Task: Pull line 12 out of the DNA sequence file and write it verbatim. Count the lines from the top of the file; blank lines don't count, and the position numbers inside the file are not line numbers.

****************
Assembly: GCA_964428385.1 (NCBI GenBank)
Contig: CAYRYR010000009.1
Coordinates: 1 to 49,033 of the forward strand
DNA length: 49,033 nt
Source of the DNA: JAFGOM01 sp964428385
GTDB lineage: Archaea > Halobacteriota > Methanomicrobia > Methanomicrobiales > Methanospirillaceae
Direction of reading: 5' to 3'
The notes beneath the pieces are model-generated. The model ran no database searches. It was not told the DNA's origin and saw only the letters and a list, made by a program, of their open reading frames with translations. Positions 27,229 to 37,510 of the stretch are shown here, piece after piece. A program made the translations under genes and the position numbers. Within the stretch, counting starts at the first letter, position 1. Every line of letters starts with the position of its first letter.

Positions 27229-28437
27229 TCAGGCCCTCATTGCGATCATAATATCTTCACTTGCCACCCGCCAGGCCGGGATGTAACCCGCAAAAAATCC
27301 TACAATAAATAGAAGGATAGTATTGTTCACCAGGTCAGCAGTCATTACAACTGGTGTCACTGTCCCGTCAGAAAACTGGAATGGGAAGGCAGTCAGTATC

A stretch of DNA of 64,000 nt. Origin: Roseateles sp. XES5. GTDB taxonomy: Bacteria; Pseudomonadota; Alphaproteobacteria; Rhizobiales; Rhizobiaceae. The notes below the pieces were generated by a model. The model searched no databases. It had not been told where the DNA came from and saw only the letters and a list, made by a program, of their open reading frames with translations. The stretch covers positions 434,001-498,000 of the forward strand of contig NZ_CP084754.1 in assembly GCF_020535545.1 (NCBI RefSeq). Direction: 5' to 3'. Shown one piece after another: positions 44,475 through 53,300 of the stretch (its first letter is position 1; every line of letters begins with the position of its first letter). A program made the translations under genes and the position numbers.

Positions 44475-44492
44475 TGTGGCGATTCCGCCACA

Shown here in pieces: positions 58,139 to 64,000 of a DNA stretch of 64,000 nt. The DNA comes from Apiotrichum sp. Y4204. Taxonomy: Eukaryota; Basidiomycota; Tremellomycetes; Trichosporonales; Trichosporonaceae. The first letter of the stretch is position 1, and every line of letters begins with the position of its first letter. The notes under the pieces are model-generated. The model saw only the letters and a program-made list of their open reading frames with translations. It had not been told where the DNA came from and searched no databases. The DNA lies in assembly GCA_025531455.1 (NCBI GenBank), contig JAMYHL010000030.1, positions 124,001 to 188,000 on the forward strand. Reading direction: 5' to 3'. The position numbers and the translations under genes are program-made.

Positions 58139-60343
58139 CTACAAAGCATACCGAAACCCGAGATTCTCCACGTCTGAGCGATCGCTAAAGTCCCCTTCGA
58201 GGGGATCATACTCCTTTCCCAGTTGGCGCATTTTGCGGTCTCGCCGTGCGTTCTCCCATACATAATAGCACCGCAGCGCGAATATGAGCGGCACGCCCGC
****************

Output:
A stretch of DNA of 64,000 nt. Origin: Roseateles sp. XES5. GTDB taxonomy: Bacteria; Pseudomonadota; Alphaproteobacteria; Rhizobiales; Rhizobiaceae. The notes below the pieces were generated by a model. The model searched no databases. It had not been told where the DNA came from and saw only the letters and a list, made by a program, of their open reading frames with translations. The stretch covers positions 434,001-498,000 of the forward strand of contig NZ_CP084754.1 in assembly GCF_020535545.1 (NCBI RefSeq). Direction: 5' to 3'. Shown one piece after another: positions 44,475 through 53,300 of the stretch (its first letter is position 1; every line of letters begins with the position of its first letter). A program made the translations under genes and the position numbers.